Status Report

Mars500 diary: Preparing for Mars

By SpaceRef Editor
March 23, 2009
Filed under , , ,

Just over a week from now, a crew of six will embark on a simulated mission to Mars. On 31 March, when they enter a special isolation facility in Moscow, the hatch will close behind them, only to be opened 105 days later. The two European participants will share their experience through a regular diary on the ESA website.

The purpose of the Mars500 study is to gather data, knowledge and experience to help prepare for a real mission to Mars one day. The participants will act as subjects in scientific investigations to assess the effect that isolation has on various psychological and physiological aspects, such as stress, hormone regulation and immunity, sleep quality, mood and the effectiveness of dietary supplements.

Oliver Knickel and Cyrille Fournier will write a weekly update about daily life in the isolation facility, the scientific experiments and the progress of the study.

Before they enter the facility, Oliver and Cyrille introduce themselves and explain how their preparations are going.

My name is Oliver Knickel. I am a 28 year-old engineer in the Federal German Defense Force, Bundeswehr. I live in Hamburg, Germany. I applied to take part in the Mars500 programme because I thought this is a unique project to bring mankind a step closer to Mars and it would be a great personal challenge to take part.

My name is Cyrille Fournier. I am 40 years old and an airline pilot. During the study I look forward to observing how communications develop and how relationships are established between crewmembers. I expect that each of us will feel both highs and lows, mentally, physically and socially. I am however optimistic about how the experiment will turn out as I strongly believe the group, as a whole, will be able to overcome momentary and personal downs.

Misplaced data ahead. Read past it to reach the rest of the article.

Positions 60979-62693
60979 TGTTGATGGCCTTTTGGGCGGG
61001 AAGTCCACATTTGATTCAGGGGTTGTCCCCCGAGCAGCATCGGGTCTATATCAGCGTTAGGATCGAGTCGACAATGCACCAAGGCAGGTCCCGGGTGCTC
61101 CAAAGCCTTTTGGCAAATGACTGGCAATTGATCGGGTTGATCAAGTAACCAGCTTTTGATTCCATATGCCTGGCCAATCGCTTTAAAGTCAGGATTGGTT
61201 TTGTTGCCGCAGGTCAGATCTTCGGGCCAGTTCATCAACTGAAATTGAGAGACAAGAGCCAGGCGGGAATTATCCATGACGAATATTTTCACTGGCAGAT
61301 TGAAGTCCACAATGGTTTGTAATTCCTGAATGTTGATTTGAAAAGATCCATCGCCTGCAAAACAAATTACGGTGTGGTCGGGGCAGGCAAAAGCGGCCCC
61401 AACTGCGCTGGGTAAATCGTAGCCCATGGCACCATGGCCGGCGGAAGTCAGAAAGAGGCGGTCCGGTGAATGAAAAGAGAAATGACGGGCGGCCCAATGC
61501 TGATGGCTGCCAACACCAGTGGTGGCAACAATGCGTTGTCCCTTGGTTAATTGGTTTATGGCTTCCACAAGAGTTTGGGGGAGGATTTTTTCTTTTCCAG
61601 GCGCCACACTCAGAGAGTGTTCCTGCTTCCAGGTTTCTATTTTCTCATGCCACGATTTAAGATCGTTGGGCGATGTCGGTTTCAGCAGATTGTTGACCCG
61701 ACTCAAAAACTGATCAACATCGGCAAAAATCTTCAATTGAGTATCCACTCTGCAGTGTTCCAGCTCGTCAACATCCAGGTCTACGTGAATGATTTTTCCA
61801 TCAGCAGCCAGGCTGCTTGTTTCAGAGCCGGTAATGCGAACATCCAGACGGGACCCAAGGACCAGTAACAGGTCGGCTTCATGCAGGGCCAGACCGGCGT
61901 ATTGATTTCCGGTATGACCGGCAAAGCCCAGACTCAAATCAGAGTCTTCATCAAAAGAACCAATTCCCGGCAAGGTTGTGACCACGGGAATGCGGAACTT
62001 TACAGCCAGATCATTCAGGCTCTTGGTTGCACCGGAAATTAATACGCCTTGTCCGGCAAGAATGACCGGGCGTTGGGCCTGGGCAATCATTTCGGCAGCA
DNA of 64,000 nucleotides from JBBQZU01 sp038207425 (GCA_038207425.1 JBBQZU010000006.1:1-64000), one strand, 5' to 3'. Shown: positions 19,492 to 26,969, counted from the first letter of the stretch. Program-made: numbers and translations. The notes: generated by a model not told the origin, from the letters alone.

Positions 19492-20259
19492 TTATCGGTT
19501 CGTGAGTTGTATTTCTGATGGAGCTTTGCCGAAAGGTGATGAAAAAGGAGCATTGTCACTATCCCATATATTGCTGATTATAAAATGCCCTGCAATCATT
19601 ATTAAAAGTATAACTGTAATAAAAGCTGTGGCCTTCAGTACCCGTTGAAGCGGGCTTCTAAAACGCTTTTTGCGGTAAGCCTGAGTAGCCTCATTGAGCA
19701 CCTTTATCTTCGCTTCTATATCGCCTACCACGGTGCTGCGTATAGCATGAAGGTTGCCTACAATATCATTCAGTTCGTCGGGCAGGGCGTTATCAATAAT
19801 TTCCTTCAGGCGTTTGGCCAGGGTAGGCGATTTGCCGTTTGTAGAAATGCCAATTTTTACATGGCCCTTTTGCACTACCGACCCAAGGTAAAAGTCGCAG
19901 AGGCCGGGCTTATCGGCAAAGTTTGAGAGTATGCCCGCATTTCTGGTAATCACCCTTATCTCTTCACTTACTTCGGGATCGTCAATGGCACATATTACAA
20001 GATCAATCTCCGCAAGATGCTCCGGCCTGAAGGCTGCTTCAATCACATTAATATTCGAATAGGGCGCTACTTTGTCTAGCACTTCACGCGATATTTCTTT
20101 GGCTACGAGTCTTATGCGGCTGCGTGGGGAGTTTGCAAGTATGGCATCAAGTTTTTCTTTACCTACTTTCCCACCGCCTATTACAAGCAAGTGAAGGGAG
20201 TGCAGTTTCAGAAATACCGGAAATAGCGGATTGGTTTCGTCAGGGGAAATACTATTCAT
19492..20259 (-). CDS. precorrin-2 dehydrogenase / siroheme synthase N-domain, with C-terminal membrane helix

After a selection process of more than 15 months, we were invited with three other Europeans to start training in Moscow at the end of January 2009 in preparation for the 105-day study. So far our intense and interesting training has been together with our four Russian crewmates in Star City and at the Institute of Biomedical Problems (IBMP) to the northwest of Moscow. This included training on the module itself, the experiments to be fulfilled in the module and various team building exercises, including winter survival training in the Russian forest with temperatures down to -27°C!
The cooperation with our Russian partners is going very well. The Russian crewmembers include the commander Sergei Ryazansky (34) who is a cosmonaut and biologist, Oleg Artemyez (37), a cosmonaut from Energia and an engineer, Alexei Shpakov (25), a physiologist and Alexei Baranov (34), a medical doctor.

It is very interesting to learn more about their professional and even more about their cultural background. This way we Europeans try to talk as much as possible in Russian while the Russians usually reply in English so we can all improve our language skills. So we speak a language that can be called ‘Ruslish’.

Right now we are very busy drilling ourselves on the experiments that we will perform during the isolation period. There are more than 40 different scientist teams from Europe, Russia and all over the world involved and in order to give them good results we must perfectly master every single step of each experiment.

But of course the crew also uses the spare time for example by going bowling together or to a bar to watch a football match, or to take in one of the various cultural opportunities of Moscow, like theatre, ballet or the circus.

As the study starts very soon, all of us are highly focused and motivated to successfully complete the isolation period and to fulfil the actions for which we have so intensely and thoroughly trained over the last two months.

Last week we completed the baseline data collection. These data, about our current physical and mental state, will later be compared to the data collected during the isolation.

The coming week, before the isolation starts, we will participate in a three-day dry run in order to have one last run through and check all the different procedures which will have to be fulfilled inside the module.

SpaceRef staff editor.